platform-specific initialization. The included file "cmdline.inc"

 implements command-line parsing. (GRacket also uses "cmdline.inc".

This is actually very useful to know so we know where command line parsing happens.

 The rest of the source code resides in the `src' subdirectory$

 (except for the garbage collector, which is in `gc', `sgc', or$

 `gc2', depending on which one you're using).

Great!

The relevant code comes down to:

 int MAIN(int argc, MAIN_char **MAIN_argv)

 {

 #if defined(DOS_FILE_SYSTEM) && !defined(__MINGW32__)

   load_delayed();

 #endif

   return main_after_dlls(argc, MAIN_argv);

 }

Now when compiling this on my machine (Fedora 26), the ifdef won’t trigger, so I’m interested if we can get some result by adding a print right inside this main function.

 int MAIN(int argc, MAIN_char **MAIN_argv)

 {

 #if defined(DOS_FILE_SYSTEM) && !defined(__MINGW32__)

   load_delayed();

 #endif

   printf("Hello from main :]");

   return main_after_dlls(argc, MAIN_argv);

 }

To compile, I go back to the README file I saw earlier and note that I can configure and make:

 For example, if you want to install into "/usr/local/racket" using

 dynamic libraries, then run:

 [here]configure --prefix=/usr/local/racket --enable-shared

Excellent, I’d like to put the results into a build directory, the README informs me that I can use a build directory and call configure as ../configure. Note that –enable-shared uses shared libraries.

 mkdir build

 cd build

 ../configure --enable-shared

Ok, no problems.

 Configure with --prefix if you wanted to install somewhere else.

 The --prefix option also makes the installed files better conform

 to Unix installation conventions. (The configure script will show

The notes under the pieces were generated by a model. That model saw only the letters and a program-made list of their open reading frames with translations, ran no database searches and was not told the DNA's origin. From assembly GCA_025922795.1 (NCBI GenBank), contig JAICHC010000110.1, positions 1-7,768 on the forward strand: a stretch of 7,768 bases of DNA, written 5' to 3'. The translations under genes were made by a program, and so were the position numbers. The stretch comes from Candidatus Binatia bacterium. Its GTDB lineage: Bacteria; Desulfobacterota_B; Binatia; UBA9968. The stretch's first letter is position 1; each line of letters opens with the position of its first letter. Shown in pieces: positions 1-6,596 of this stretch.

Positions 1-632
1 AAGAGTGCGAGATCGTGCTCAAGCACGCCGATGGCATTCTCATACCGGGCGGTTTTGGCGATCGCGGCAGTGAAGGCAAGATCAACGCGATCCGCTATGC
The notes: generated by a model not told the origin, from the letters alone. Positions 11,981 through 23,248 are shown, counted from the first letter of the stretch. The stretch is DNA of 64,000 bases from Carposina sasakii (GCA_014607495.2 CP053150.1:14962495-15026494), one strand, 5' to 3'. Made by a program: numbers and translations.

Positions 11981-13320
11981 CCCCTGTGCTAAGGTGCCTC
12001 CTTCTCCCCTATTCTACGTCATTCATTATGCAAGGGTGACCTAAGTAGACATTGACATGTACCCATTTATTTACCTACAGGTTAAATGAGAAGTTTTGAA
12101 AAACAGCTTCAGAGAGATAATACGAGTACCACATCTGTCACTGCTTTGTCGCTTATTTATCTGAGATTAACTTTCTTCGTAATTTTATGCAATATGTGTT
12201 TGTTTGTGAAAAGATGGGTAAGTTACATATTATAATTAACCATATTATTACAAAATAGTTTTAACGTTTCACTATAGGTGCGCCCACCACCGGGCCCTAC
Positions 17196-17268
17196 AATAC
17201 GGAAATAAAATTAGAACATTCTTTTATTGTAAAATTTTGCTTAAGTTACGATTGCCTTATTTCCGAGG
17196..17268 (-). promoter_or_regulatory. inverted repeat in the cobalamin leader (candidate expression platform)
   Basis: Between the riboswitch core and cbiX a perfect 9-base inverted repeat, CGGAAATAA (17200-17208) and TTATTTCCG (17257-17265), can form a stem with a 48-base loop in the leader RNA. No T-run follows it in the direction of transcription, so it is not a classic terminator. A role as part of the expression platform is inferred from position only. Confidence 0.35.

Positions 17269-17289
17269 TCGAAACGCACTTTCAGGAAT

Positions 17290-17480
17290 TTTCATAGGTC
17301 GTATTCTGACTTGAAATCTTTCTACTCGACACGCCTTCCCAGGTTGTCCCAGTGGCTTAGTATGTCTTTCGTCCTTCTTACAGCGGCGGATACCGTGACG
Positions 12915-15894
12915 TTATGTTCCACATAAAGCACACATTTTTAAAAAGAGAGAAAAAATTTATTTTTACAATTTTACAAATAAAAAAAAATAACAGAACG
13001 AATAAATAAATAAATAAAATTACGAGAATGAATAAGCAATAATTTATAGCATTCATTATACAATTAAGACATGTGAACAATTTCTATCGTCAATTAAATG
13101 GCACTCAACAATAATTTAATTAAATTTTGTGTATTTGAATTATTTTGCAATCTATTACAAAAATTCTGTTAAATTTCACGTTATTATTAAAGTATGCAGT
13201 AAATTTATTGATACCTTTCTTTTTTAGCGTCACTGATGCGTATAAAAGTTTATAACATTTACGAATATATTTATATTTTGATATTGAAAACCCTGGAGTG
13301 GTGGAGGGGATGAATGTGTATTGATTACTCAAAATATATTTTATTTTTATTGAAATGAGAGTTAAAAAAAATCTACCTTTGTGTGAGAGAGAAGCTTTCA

you specific installation paths when --prefix is used.)

Thank you, having this information available at many stages is a good thing (tho, not too much of it).

Let’s see what build/ contains:

 config.log  config.status  foreign/  gracket/  lt/  Makefile  racket/  rktio/

Okay, there is the familiar makefile, now we can run make and see what happens!

 make

It sure spits out a lot of stuff, oooh a warning!

 ../../../racket/src/error.c: In function 'sch_vsprintf':

 ../../../racket/src/error.c:634:8: warning: 'errkind_str' may be used uninitialized in this function [-Wmaybe-uninitialized]                                                                                               sprintf((char *)t, "%s; %s=%d", es, errkind_str, en);

More warnings:

 In file included from ../../../racket/src/lightning/lightning.h:58:0,

                  from ../../../racket/src/jit.h:87,                                                                                                                                                                                 from ../../../racket/src/jitcommon.c:28: